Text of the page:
Home Medicines Metoclopramide: effect, areas of application, side effects

Metoclopramide: effect, areas of application, side effects

by Josephine Andrews
Published: Last Updated on 268 views

The active ingredient metoclopramide is used to treat nausea and vomiting. Because it stimulates the gastrointestinal movement, it also speeds up digestion. Long-term and high-dose use can lead to so-called dyskinesia (certain forms of movement disorders). As a result, numerous high-dose metoclopramide drops lost their approval in 2014. Here you can read everything interesting about metoclopramide.

How metoclopramide works

The active ingredient metoclopramide (MCP) has a stimulating effect on gastric emptying and passage through the small intestine (prokinetic) and reduces nausea (antiemetic).

The human body sometimes protects itself from the absorption of toxic substances via the digestive tract by vomiting. As soon as certain substances enter the blood via the gastric or intestinal mucosa , they are transported via the bloodstream to the so-called extended spinal cord ( medulla oblongata ).

This is where the vomiting center is located. It has a special area: the so-called chemoreceptor trigger zone with numerous docking points (receptors) for a wide variety of messenger substances. Harmful substances can be registered here directly by the vomiting center (there is no blood-brain barrier in this area ). The body responds with nausea and vomiting to avoid further absorption of the harmful substance.

With the help of certain drugs, receptors in this chemoreceptor trigger zone can be inhibited and thus nausea and vomiting suppressed. These active substances include metoclopramide:

MCP inhibits the dopamine D2 receptors and, in higher doses, also certain serotonin receptors. Dopamine and serotonin are important neurotransmitters.

In addition, metoclopramide also causes a faster gastrointestinal passage, which is used, for example, in certain combination products against migraines . This ensures that the active ingredient that relieves pain gets more quickly from the stomach into the intestines , where it can be absorbed into the blood.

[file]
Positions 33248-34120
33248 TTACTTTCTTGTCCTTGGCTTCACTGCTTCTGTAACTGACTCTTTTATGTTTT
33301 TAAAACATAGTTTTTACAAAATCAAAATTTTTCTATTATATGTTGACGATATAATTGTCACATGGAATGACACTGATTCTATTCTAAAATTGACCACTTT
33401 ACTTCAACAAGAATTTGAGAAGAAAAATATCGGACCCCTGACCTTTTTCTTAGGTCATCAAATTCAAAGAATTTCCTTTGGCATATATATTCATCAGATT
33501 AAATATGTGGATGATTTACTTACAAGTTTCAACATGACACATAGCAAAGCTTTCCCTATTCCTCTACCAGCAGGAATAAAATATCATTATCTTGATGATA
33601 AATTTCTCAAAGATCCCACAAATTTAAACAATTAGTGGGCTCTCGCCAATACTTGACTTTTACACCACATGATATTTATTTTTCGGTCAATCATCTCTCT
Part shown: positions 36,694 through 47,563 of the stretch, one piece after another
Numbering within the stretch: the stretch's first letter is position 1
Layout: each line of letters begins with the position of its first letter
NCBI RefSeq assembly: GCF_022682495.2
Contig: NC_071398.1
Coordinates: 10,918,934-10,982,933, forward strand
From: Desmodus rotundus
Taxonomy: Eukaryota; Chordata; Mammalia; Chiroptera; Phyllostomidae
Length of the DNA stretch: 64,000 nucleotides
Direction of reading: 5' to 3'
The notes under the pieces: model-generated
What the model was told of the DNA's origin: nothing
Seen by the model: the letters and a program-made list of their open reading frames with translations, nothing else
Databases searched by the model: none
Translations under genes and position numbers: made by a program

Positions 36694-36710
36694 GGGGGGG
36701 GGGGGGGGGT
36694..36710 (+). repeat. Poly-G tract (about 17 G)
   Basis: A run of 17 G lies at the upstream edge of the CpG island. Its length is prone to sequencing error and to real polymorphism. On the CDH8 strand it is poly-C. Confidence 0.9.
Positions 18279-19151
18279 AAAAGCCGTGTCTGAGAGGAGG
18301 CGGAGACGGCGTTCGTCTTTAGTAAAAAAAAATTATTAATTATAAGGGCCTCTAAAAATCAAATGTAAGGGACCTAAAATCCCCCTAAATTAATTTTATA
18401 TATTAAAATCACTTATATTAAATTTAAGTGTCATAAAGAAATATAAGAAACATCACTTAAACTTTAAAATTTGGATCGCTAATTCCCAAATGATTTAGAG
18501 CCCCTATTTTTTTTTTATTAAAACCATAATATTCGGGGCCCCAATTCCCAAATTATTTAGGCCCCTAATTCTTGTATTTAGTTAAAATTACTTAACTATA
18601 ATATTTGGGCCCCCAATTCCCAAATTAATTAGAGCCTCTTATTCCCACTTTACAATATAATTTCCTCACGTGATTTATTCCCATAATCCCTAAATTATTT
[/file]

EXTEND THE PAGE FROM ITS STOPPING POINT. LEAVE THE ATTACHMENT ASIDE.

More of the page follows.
intake, degradation and excretion

After ingestion, MCP is quickly absorbed into the blood through the intestinal wall and reaches the highest blood levels after about an hour. The active ingredient is mostly broken down by the liver and excreted in the urine.

In this way, about 80 percent of the active ingredient is eliminated from the body. In the case of renal dysfunction, however, this process is slowed down.

When is metoclopramide used?

MCP is used for:

  • Prevention and treatment of nausea and vomiting
  • Therapy of disorders of the gastrointestinal movement (motility disorders)

The duration of treatment should be kept as short as possible. It must not exceed five days.

How metoclopramide is used

Preparations with metoclopramide are available in many dosage forms. On the one hand, there are preparations to be used orally (drops, tablets, capsules). Adults usually take ten milligrams three times a day before meals with a glass of water.

On the other hand, the active ingredient can also be administered in the form of syringes (injections) and suppositories. This is particularly advantageous in the case of severe vomiting – oral preparations would then not remain in the body long enough to allow the active substance to be absorbed into the blood.

What are the side effects of metoclopramide?

During therapy with metoclopramide (MCP), more than ten percent of all those treated experience drowsiness and tiredness .